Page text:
Follow leads. I donated books to an elder network organization in my home town and The Salvation Army, two organizations that work together. When I donated the books, I offered to give talks and workshops that expand my books. Both organizations have expressed interest in this idea. In order to follow leads, you need to be on the lookout for them. New leads can lead to new sales.
I am following my own one-a-day advice. Every day I take one step to foster book sales. This approach has energized me, led to new contacts, and generated more Internet listings. The one-a-day approach may work for you.
Harriet Hodgson has been a freelancer for 37 years, is the author of thousands of articles, and 35 books. Her latest releases: Happy Again! Your New and Meaningful Life After Loss, The Family Caregiver’s Guide, Affirmations for Family Caregivers, and A Journal for Family Caregivers. Visit her website and learn more about this busy author, grandmother, and caregiver.
Article Source: http://EzineArticles.com/expert/Harriet_Hodgson/7963
Every month we ask this of our participants when we meet. I find this helps give us direction, a goal, a place marker to show we’ve progress. Whether you’re a reader or writer, you can answer this question and we’d like you hear your answer.
Baby steps count too.
I hope to see you at our meetings one day. Motown Writers meet every 2nd Saturday usually at the Detroit main library on the 3rd floor.
Sign up for updates at http://meetup.com/michiganliterarynetwork.
Also subscribe to our website for other literary news, events and more at: http://motownwriters.com
If you’d like to be a speaker, please contact us at: http://kontactr.com/user/sylviahubbard1
If you didn’t attend last meeting or you’re a reader, tell us now, what is your last 30 day literary challenge and success?
Posted By Blogger to MWN Blog Archive at 4/29/2016 05:08:00 AM
I’m currently in the fundraising stages of producing The Michigan Metaphorical Melee. What that is is a biannual four part festival dedicated to poetry in the state of Michigan. There will be a team poetry slam featuring teams from 8 different cities in the state, a theatrical production where poets will be directed into both writing and performing their own parts in a play, workshops for writers and performers, and a showcase for local poetry publishers and writers.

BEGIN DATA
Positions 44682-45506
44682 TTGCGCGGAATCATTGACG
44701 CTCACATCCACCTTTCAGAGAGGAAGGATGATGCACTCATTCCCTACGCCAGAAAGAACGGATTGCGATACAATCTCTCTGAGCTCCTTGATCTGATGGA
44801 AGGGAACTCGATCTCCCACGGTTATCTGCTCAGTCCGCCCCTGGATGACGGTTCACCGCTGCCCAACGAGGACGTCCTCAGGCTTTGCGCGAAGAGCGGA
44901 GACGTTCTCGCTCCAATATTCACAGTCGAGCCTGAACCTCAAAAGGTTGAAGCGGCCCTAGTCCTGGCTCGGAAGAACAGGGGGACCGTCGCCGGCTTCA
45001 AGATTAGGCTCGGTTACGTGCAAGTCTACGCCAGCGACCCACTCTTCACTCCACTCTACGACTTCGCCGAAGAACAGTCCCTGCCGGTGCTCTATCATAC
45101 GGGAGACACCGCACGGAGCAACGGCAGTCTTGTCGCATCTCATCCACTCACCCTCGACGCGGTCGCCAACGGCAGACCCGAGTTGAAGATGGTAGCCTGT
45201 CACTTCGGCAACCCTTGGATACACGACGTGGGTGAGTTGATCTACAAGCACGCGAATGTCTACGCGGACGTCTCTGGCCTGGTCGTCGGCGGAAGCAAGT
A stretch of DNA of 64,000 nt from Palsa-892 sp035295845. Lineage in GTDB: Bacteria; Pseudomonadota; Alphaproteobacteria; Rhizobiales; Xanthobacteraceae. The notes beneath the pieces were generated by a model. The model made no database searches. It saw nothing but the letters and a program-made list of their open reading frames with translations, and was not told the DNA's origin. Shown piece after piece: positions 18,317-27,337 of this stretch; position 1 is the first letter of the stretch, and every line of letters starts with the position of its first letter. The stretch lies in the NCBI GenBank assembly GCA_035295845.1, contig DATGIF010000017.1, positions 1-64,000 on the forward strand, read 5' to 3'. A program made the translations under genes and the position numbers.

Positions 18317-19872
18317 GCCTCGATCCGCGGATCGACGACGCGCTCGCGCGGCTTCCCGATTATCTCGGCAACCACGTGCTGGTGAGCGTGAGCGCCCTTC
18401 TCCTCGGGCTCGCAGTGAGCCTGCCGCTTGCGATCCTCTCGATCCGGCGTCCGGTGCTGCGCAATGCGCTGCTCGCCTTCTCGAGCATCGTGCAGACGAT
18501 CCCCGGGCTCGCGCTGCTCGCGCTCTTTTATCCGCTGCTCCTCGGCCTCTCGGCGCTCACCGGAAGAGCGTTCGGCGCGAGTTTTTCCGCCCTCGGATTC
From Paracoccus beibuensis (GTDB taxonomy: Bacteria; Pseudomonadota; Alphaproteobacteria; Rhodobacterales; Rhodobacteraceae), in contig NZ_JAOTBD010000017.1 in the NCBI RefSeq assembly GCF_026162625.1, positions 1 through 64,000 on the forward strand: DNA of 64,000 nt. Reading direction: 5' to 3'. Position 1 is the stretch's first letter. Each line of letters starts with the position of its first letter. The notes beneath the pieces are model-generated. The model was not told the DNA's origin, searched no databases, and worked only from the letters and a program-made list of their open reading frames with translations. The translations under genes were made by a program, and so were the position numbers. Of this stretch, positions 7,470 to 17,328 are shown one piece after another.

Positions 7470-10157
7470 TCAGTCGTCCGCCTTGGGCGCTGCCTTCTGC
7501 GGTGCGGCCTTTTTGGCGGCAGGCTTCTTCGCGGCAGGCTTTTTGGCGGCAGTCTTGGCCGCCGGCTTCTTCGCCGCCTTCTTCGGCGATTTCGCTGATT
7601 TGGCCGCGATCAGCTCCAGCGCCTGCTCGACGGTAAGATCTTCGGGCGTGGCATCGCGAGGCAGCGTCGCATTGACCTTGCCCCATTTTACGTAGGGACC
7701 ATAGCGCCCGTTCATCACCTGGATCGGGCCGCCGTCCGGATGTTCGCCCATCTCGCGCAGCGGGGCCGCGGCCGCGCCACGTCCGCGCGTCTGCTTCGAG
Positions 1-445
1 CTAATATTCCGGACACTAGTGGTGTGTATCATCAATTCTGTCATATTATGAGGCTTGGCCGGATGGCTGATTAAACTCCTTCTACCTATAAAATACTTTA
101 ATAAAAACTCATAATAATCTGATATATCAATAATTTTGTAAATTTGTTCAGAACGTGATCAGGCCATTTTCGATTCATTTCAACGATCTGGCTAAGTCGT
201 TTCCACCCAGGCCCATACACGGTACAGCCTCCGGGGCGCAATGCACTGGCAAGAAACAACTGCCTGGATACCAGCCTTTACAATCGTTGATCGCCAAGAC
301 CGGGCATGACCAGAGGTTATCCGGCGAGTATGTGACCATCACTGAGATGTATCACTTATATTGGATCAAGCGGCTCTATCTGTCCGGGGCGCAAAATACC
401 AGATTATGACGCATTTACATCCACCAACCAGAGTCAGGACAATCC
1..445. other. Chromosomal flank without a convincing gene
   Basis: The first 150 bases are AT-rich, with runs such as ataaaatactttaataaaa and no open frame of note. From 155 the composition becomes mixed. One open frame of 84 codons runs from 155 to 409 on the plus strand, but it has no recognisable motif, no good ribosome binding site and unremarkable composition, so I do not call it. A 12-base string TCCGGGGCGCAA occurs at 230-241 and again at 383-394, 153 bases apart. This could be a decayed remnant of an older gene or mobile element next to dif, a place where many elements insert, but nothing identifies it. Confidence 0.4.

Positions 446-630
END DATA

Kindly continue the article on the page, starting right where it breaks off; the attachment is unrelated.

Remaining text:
In November I was one of the Knight Arts Challenge winners with the Knight Foundation last year and in order for me to receive the grant that the foundation is awarding me for this project I have to match the funds in the amount of $4,000. This online fundraiser is one in a series of efforts that will acquire that funding match. The online fundraiser is aiming for only $1,000 to get enough to secure the venues for the festival and to lock down specific dates for the event. There is more information at the link that I’m posting in this email. I know you said to include pictures so I added one of the logos for the festival and one of me in case people want to know who is behind the project.
Thank you, I appreciate if you’re able to share it and I think it will be a phenomenal addition to the literary community in the city and statewide.
The online fundraiser ends on May 17th
Deonte Osayande is a former track and field sprinter turned writer from Detroit, Mi. He writes nonfiction and poetry. His poems have been nominated for the Best of the Net Anthology, a Pushcart Prize and published in numerous publications. He has represented Detroit at multiple National Poetry Slam competitions. He’s currently a professor of English at Wayne County Community College, and teaching youth through the Inside Out Detroit Literary Arts Program.